Wel­come Home

There are cer­tain phrases that roll out so eas­ily they de­serve a manda­tory cool­ing off pe­riod. ‘Hold my beer — watch this’ is a hardy peren­nial, along with ‘just give it a thump’ and ‘it’s not that deep’. If you’ve ever been rash enough to let slip with ‘

Field and Game - - ACROSS THE DITCH -

‘We should get a puppy’ can go ei­ther way. It might be the sloppy start to a care­less re­la­tion­ship, as any­one who has walked the cell blocks of the local pound can tell you. Talk about a boule­vard of bro­ken dreams. Or it can be some­thing so good it will mark you for life.

I gen­er­ally en­joy my dogs one at a time, so the de­ci­sion only comes up rarely. When it does there’s time to en­joy it — the re­search, the yarns with mates, the cast­ing of crit­i­cal eyes over sires and dams. It’s not ob­sess­ing over de­tail, just a sim­ple prob­lem — I can’t af­ford a no hoper — but Mrs R finds it hi­lar­i­ous. She told me once that Popes have been elected with less rig­ma­role than me choos­ing a gun­dog.

There’s an old say­ing with work­ing dogs that you get out what you put in, and for me that starts with their par­ents and breed­ing, not just in train­ing. A good worker will be born with more in his blood than you’ll ever teach him. Get that right and the rest comes along much more eas­ily.

I’ve run GSPS for a quar­ter of a cen­tury, half of that in Aus­tralia, and still find my heart skips a beat when one swings into a stone cold point. But where I live now on the South Is­land isn’t the wide coun­try that big run­ning dogs thrive on. There are ducks on the river five min­utes away, quail and pheas­ant and rab­bits in the tan­gles and black­berry. My short­hairs have done it, but cold wa­ter re­triev­ing and beat­ing through the thick stuff isn’t play­ing to their strong suit. You can cut steak with a spoon, but a knife is a lot eas­ier.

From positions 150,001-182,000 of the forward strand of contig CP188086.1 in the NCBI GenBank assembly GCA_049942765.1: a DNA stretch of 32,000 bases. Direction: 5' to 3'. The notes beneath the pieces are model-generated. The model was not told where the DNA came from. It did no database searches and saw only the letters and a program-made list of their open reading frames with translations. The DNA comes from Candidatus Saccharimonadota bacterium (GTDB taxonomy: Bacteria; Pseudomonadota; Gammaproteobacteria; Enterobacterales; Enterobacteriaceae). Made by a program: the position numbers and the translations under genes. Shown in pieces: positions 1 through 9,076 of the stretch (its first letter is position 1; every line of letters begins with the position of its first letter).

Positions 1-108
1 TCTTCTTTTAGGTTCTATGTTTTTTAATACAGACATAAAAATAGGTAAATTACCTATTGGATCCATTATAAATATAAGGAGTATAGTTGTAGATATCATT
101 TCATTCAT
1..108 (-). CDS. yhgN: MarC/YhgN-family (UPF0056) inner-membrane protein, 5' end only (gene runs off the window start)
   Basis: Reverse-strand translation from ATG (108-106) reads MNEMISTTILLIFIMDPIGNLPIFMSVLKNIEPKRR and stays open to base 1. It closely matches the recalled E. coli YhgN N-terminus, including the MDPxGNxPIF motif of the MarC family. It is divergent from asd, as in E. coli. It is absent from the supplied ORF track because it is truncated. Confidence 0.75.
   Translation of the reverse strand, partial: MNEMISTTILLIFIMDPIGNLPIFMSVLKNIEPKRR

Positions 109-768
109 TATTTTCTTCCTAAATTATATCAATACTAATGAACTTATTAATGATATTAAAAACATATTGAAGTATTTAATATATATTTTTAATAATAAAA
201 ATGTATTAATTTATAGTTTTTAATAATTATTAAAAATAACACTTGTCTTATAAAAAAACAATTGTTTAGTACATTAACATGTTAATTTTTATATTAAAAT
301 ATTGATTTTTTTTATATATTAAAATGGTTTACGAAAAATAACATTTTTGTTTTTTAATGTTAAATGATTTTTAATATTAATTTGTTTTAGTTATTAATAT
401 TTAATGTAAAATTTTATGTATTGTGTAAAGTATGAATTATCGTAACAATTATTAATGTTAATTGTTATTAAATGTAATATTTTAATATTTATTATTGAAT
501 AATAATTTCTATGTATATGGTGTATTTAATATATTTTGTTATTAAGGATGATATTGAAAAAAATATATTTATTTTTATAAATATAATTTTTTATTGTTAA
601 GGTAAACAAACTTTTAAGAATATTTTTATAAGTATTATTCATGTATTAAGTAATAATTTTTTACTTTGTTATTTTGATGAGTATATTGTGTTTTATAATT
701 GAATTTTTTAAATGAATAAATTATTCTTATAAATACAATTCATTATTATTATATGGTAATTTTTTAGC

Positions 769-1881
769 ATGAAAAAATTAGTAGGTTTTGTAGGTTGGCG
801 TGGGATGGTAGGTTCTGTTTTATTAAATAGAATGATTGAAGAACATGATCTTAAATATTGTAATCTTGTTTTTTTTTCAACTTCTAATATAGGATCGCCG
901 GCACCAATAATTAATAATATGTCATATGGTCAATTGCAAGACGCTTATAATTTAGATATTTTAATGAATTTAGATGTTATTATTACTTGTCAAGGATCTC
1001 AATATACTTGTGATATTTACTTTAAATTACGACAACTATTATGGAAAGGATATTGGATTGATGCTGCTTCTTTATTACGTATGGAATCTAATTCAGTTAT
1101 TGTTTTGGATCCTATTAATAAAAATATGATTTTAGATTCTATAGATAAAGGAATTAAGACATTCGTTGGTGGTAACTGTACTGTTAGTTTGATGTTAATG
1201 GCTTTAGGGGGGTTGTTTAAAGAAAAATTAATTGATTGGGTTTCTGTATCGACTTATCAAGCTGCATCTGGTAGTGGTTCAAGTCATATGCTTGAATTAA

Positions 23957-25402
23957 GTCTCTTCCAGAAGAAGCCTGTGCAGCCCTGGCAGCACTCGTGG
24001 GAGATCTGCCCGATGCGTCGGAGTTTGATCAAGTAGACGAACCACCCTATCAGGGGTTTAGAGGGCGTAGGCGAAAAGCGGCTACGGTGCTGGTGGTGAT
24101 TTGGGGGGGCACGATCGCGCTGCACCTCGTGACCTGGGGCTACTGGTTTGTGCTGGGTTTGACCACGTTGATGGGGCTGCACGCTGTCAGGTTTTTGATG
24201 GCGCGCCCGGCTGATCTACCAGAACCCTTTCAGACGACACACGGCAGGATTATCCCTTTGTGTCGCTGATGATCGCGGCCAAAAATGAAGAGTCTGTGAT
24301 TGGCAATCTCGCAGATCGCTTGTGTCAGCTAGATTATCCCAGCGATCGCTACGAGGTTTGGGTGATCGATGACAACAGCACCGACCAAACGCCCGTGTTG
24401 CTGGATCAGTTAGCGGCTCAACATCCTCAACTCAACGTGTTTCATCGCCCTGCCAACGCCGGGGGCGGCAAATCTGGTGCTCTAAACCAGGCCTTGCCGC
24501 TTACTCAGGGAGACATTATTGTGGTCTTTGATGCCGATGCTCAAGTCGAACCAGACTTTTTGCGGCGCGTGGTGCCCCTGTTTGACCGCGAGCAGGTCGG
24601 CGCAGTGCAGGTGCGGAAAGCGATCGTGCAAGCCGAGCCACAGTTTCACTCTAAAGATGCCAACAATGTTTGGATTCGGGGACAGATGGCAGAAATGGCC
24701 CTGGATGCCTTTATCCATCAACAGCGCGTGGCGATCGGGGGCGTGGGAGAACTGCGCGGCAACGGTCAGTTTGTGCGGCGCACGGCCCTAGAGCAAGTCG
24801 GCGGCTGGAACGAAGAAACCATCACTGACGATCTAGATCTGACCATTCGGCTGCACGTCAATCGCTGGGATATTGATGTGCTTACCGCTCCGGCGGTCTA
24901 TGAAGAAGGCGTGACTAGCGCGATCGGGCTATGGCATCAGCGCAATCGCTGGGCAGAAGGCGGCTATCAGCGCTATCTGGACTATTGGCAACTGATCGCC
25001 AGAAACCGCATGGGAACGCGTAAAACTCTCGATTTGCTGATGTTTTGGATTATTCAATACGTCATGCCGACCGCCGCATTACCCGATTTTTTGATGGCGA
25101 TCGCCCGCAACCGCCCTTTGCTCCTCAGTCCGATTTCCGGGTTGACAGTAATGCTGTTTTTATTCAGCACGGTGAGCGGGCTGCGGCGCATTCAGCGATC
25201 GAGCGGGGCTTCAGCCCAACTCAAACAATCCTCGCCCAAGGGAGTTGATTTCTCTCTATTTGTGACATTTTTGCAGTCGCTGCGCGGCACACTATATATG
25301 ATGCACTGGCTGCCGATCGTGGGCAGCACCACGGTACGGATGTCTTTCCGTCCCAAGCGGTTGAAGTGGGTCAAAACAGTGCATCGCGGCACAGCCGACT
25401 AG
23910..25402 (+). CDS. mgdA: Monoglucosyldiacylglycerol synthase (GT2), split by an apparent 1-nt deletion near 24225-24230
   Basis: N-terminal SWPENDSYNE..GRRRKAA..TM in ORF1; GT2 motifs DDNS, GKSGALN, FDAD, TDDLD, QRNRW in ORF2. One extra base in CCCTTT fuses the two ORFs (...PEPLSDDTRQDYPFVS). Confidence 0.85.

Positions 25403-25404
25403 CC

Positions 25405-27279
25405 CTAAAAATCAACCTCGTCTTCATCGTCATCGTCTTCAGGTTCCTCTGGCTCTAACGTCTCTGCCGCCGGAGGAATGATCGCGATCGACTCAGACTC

You know what comes next, the great Spaniel v Labrador War. Two choices really, set­tle in and bring pop­corn, or just walk around the whole ar­gu­ment. I went in with the view that a well-bred pup in ei­ther breed would do me just fine, and still think that way. But life has a way of in­ject­ing re­al­i­ties into the sit­u­a­tion — if you want a sum­mer pup (and I do, es­pe­cially with young kids to fac­tor in) then you have to see what’s on the ground out there.

And so af­ter many leads we fi­nally came to a lit­tle fel­low up on the North Is­land. Bred by a pro­fes­sional game­keeper to strong work­ing lines, proven par­ents and a bonny lit­tle chap, but I learned gun­dogs from a vet­eran who would damn near look at a pup with X-ray vi­sion, past the cute and deep into struc­ture. And it was also from her I learned the true value of a really well-bred lit­ter — that you can pick al­most any one of them and they’ll be good.

And then sud­denly, with all the home­work done, it’s the eas­i­est thing in the world. Yes, we should get a puppy. This one and no other, be­cause I’m dream­ing al­ready — and as they say, dreams are free. They’re part of gun­dog life and if they’re not then it’s time to quit. I look at him and a name comes from nowhere — a tough old Ir­ish­man who was good and gen­tle with dogs, and who de­serves to be re­mem­bered — and once there’s a name, you know it’s game on.

Pup­pies and dreams go to­gether — vi­sions of crisp au­tumn morn­ings, the mud and squalls of win­ter, the birds in hand, the thou­sand lit­tle ges­tures that pass silently be­tween good friends. We must saviour th­ese dreams like the finest sin­gle malt. We need them, be­cause what also comes with the pack­age are the tough mo­ments when it all goes to hell for a lit­tle while, when you need to be pa­tient. And to sea­soned eyes there might just be a faint glimpse of a far­away day you don’t want to think about — and shouldn’t, be­cause if there is any point to a puppy at all it’s that they are a joy to be around, an es­cape from the wear and tear of the world. A pup is all about hap­pi­ness, right here, right now.

With luck, a gun­dog is a mate for a dozen years. For them it’s a life­time of loy­alty, and all that they will ever know. We won’t let you down, lit­tle guy.

Wel­come home, young Tom.

Newspapers in English

Newspapers from Australia

© PressReader. All rights reserved.